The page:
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Goldilocks principle

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Illustration for "Goldilocks and the Three Bears"

The Goldilocks principle is named by analogy to the children's story "Goldilocks and the Three Bears", in which a young girl named Goldilocks tastes three different bowls of porridge and finds she prefers porridge that is neither too hot nor too cold but has just the right temperature.[1] The concept of "just the right amount" is easily understood and applied to a wide range of disciplines, including developmental psychology, biology,[2] astronomy, economics[3] and engineering.


An animation used to study the Goldilocks effect in visual attention of infants

In cognitive science and developmental psychology, the Goldilocks effect or principle refers to an infant's preference to attend events that are neither too simple nor too complex according to their current representation of the world.[4] This effect was observed in infants, who are less likely to look away from a visual sequence when the current event is moderately probable, as measured by an idealized learning model.

In astrobiology, the Goldilocks zone refers to the habitable zone around a star. As Stephen Hawking put it, "Like Goldilocks, the development of intelligent life requires that planetary temperatures be 'just right'".[5] The Rare Earth hypothesis uses the Goldilocks principle in the argument that a planet must be neither too far away from nor too close to a star and galactic centre to support life, while either extreme would result in a planet incapable of supporting life.[6] Such a planet is colloquially called a "Goldilocks Planet".[7][8] Paul Davies has argued for the extension of the principle to cover the selection of our universe from a (postulated) multiverse: "Observers arise only in those universes where, like Goldilocks' porridge, things are by accident 'just right'".[9]

In medicine, it can refer to a drug that can hold both antagonist (inhibitory) and agonist (excitatory) properties. For example, the antipsychotic Aripiprazole causes not only antagonism of dopamine D2 receptors in areas such as the mesolimbic area of the brain (which shows increased dopamine activity in psychosis) but also agonism of dopamine receptors in areas of dopamine hypoactivity, such as the mesocortical area.[citation needed]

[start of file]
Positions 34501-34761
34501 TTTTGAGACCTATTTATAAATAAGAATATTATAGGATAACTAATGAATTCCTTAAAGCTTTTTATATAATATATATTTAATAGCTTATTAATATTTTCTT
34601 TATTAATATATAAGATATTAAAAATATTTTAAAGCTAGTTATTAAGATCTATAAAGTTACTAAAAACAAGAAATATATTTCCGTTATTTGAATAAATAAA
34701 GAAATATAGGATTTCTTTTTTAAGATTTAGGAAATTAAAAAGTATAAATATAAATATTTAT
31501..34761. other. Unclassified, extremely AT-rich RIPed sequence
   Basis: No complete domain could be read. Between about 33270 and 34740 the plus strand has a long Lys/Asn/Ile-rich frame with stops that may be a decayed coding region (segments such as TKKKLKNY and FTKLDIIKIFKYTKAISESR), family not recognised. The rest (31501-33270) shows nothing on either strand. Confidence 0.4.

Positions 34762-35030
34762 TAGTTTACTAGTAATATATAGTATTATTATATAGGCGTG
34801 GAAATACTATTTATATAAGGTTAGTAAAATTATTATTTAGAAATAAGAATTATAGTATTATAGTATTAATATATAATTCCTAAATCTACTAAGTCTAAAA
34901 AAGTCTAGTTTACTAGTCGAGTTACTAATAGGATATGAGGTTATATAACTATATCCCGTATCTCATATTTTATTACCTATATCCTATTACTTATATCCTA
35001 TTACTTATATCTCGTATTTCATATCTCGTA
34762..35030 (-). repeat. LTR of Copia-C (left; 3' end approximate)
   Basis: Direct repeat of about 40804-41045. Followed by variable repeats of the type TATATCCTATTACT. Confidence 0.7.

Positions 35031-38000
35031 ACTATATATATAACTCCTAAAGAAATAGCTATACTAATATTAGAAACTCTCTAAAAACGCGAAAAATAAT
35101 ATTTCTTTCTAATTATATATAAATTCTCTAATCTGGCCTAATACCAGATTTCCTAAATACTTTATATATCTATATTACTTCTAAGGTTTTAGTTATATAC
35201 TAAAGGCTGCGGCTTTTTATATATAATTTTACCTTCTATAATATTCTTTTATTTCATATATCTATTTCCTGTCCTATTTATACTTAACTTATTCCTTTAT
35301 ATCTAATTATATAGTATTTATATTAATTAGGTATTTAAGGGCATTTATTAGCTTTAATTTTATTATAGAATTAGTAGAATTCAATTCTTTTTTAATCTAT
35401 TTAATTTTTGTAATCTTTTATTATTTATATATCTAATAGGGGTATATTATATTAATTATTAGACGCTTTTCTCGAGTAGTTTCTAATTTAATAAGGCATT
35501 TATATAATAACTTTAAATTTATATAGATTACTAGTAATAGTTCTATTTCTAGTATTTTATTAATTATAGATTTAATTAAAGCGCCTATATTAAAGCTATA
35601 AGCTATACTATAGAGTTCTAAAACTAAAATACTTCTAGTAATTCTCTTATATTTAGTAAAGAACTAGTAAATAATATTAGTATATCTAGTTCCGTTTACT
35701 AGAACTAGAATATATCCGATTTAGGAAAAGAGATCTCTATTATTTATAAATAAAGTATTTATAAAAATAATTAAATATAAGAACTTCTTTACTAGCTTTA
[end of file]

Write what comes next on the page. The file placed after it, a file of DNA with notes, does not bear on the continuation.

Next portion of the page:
In economics, a Goldilocks economy sustains moderate economic growth and low inflation, which allows a market-friendly monetary policy. A Goldilocks market occurs when the price of commodities sits between a bear market and a bull market. Goldilocks pricing, also known as good–better–best pricing, is a marketing strategy that uses product differentiation to offer three versions of a product to corner different parts of the market: a high-end version, a middle version, and a low-end version.

In communication, the Goldilocks principle describes the amount, type, and detail of communication necessary in a system to maximise effectiveness while minimising redundancy and excessive scope on the "too much" side and avoiding incomplete or inaccurate communication on the "too little" side.[10]

In statistics, the "Goldilocks Fit" references a linear regression model that represents the perfect flexibility to reduce the error caused by bias and variance.

In the design sprint, the "Goldilocks Quality" means to create a prototype with just enough quality to evoke honest reactions from customers.[11]

In machine learning, the Goldilocks learning rate is the learning rate that results in an algorithm taking the fewest steps to achieve minimal loss. Algorithms with a learning rate that is too large often fail to converge at all, while those with too small a learning rate take too long to converge.[12]

See also



  1. ^ "The Story of Goldilocks and the Three Bears". www.dltk-teach.com.
  2. ^ Martin, S J (August 2011). "Oncogene-induced autophagy and the Goldilocks principle". Autophagy. 7 (8): 922–3. doi:10.4161/auto.7.8.15821. hdl:2262/73233. PMID 21552010.
  3. ^ Boulding, K.E. (1981). Evolutionary Economics. Sage Publications. p. 200. ISBN 9780803916487.
  4. ^ Kidd, Celeste; Piantadosi, Steven T.; Aslin, Richard N. (23 May 2012). "The Goldilocks Effect: Human Infants Allocate Attention to Visual Sequences That Are Neither Too Simple Nor Too Complex". PLOS ONE. 7 (5): e36399. Bibcode:2012PLoSO...736399K. doi:10.1371/journal.pone.0036399. PMC 3359326. PMID 22649492.
  5. ^ S Hawking, The Grand Design (London 2011) p. 194
  6. ^ Weingroff, Marianne. "Activity 1 Teacher Guide: The Goldilocks Principle". Archived from the original on 4 December 2017. Retrieved 25 October 2007.
  7. ^ Muir, Hazel (25 April 2007). "'Goldilocks' planet may be just right for life". New Scientist. Retrieved 2 April 2009.
  8. ^ "The Goldilocks Planet". BBC Radio 4. 31 August 2005. Retrieved 2 April 2009.
  9. ^ Davies, Paul (2008). The Goldilocks Enigma. London: HMH. p. 298. ISBN 9780547348469.
  10. ^ "Goldilocks communication: Just the right amount of information". 18 May 2011.
  11. ^ Knapp, Jake (2016). Sprint: how to solve big problems and test new ideas in just five days. Simon & Schuster. p. 170.
  12. ^ Buduma, Nikhil; Locascio, Nicholas (2017). Fundamentals of Deep Learning : Designing Next-Generation Machine Intelligence Algorithms. O'Reilly. p. 21. ISBN 978-1-4919-2558-4.